By announcing that all schools will be expected to become academies, George Osborne has foretold the death of local authority involvement in education.
Born on December 18 1902, Local Education Authorities (LEAs) will likely have their life support switched off sometime in 2022, by which time all schools will be expected to be on course to becoming academies. The local authorities will leave behind a number of precious local services, their future somewhat uncertain.
Despite their long life, LEAs have not been universally popular, making a number of enemies: the late Margaret Thatcher and former education secretary Keith Joseph, to name but two. Between them they killed off the Inner LEA, but the behemoth that was the remainder of the local education authorities remained.
The death of local education authorities then seemed inevitable after they lost many of their powers of control over schools with the 1988 Education Reform Act. For many years since, their role has largely been one of scrutiny and support, but for some this will be very badly missed.
This time, the Conservatives intend to deliver a fatal blow. But there are five ways that schools and children will lose out from the demise of local authority control of education.
1. A local champion for vulnerable children
Local authorities must currently engage with parents and schools to ensure that the right provision for every child is available locally. Ensuring the specific needs of every child are met is hugely complex and even local authorities struggle to meet their responsibilities at times.
As education is fragmented, there will be concerns over how parents will be able to negotiate the minefield that is school admissions, with each academy or trust being its own admissions body.
Legally, local authorities have the responsibility to provide a school place for every child. If every school is an academy, local authorities or councils will have no power to require schools to expand their intake or take on any child. Already, LEAs are warning that finding school places for all is becoming “undeliverable”.
Currently, parents can take a local authority to a tribunal if they feel the needs of their child are not being met. It’s unclear how this will work if the local authority in effect ceases to exist.
2. A local vision for schools
With the demise of LEAs, many schools will be run by multi-academy trusts (MATs) – chains of academies run by the same sponsors. Many trusts operate a number of schools, sometimes in different local authority areas. Some may know more about the local community than others.
The only answer the Department for Education has for under-performing academies or trusts is the transfer of schools from one trust to another. This is likely to increase, alongside the incorporation of standalone academies into existing and new trusts.
The governance of academy chains has been questioned, most recently by the current head of schools inspectorate Ofsted, Michael Wilshaw, who highlighted several underperforming MATs.
Ultimately, it is likely to be the vision of the trust, not the community, that schools will adopt – and parents will have to live with it.
3. Local forum for school improvement
School improvement arises from the efforts of people, not structures. A structural change will not deliver long-term sustained improvement in itself.
Local authorities have provided a platform for a range of collaborations between heads, teachers, various schools and local and national services. Admittedly, some authorities are better at this than others, but the setting up of a free market competitive model for school governance where academy trusts actively compete rather than collaborate cannot be a good model for mutual improvement.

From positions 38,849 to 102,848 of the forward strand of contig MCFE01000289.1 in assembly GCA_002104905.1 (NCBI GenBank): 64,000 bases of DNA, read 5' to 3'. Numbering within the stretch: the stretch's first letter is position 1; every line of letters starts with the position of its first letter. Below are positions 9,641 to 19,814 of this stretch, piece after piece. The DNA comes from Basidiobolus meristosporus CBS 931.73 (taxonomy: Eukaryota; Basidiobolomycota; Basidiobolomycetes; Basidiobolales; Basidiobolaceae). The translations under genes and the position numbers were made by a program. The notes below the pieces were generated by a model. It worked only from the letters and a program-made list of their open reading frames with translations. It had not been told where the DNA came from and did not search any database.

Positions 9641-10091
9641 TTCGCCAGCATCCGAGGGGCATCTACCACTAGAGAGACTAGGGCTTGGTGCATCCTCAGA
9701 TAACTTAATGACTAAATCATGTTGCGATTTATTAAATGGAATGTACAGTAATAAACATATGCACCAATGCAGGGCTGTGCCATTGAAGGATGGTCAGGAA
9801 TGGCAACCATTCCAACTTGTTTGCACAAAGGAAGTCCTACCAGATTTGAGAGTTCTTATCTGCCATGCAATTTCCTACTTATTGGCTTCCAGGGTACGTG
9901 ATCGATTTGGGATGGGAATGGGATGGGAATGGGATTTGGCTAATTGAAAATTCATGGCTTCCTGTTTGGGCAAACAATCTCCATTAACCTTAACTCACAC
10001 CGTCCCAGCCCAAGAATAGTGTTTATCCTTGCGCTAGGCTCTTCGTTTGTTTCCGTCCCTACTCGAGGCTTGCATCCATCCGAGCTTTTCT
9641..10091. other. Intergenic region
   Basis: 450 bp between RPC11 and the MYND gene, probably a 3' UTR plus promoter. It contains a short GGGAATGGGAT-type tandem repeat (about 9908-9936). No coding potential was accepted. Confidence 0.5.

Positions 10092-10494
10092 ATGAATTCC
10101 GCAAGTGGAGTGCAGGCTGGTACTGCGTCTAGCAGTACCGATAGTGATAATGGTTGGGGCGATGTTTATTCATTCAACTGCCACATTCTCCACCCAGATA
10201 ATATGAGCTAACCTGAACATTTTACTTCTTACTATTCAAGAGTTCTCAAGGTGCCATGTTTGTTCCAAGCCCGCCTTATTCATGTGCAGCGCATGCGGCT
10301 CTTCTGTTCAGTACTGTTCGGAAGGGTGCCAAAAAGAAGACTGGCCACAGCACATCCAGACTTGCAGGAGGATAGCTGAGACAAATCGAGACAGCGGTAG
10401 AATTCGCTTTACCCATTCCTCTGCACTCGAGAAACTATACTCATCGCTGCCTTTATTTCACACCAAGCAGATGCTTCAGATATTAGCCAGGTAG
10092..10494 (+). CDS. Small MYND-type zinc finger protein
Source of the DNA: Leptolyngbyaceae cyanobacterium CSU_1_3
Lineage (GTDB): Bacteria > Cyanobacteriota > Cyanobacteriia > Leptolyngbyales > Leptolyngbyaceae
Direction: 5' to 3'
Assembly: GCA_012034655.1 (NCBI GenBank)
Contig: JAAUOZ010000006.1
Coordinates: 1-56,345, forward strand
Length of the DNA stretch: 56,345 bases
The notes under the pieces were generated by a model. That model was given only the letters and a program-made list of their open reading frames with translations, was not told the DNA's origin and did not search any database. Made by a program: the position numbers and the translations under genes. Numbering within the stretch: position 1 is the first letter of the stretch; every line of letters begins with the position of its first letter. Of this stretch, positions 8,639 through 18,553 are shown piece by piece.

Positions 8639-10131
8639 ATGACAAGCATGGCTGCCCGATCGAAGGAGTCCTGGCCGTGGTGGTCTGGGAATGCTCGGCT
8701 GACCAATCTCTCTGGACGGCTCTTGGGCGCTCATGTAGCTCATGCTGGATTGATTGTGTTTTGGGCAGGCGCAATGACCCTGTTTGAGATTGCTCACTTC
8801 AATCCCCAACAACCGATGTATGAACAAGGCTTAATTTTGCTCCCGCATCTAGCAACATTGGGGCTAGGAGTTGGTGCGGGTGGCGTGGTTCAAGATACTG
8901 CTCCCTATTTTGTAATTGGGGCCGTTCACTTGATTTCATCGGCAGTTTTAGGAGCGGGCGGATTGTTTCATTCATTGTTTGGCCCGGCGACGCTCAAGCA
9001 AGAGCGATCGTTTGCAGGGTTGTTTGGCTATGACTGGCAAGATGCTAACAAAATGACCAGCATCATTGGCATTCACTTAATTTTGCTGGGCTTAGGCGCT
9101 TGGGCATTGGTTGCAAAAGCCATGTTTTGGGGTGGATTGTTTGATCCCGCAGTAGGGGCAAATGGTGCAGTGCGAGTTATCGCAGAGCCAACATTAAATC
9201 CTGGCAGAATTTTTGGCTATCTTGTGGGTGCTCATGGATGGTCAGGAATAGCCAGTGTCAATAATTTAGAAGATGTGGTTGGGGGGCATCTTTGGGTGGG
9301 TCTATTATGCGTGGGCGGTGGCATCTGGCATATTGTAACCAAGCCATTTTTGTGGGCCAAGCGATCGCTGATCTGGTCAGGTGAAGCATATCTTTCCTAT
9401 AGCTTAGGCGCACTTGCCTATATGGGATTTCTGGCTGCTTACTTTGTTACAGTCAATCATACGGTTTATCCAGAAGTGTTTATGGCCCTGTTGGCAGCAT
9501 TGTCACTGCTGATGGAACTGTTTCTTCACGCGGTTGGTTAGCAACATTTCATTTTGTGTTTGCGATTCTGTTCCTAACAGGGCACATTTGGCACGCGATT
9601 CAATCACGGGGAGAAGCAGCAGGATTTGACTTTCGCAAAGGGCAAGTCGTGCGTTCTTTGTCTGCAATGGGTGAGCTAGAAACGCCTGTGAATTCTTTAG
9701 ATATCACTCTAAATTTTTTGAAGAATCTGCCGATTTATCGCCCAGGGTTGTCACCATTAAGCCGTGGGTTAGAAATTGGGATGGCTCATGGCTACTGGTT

4. Loss of essential services to schools
Local authorities provide many services to schools, from the vetting of contracts and human resources management, to payroll services and delivering expertise in commissioning, tendering and procurement. They also provide many support services from school transport and peripatetic music teachers, to anti-bullying advice and educational psychology services.
With academies funded directly by central government, local authorities will lose much of their funding as a result of the push to academise. This may well put some of these services at risk or increase their cost. If they are large enough, some MATs may be able to replicate the cost savings of local authorities by clubbing together and contracting such services. But small rural schools who depend on services offered by the council may struggle to afford them.
5. Learning from the past
The Conservatives have learned from Labour’s failure in the 1960s to completely eradicate grammar schools. The process of ending selection was resisted by some, most notably Kent, and the law never changed to ban or force grammar schools to close – it just prevented the opening of new ones.
They also learned from their own failure in the 1980s and 90s to abolish local authorities and establish more independence for some schools under what was called the grant maintained programme. Following Labour’s landslide election victory in 1997, a new act was passed in 1998 that reversed the grant maintained status of schools.
Putting these laments for the demise of the LEA aside, the evidence that academies are the best model for school improvement is severely lacking, especially for the poorest students. Research suggests that underperforming schools actually improve much faster under local authority supervision.
What the future holds for local authorities and education is extremely uncertain. The devil will be in the detail of the government’s planned legislation.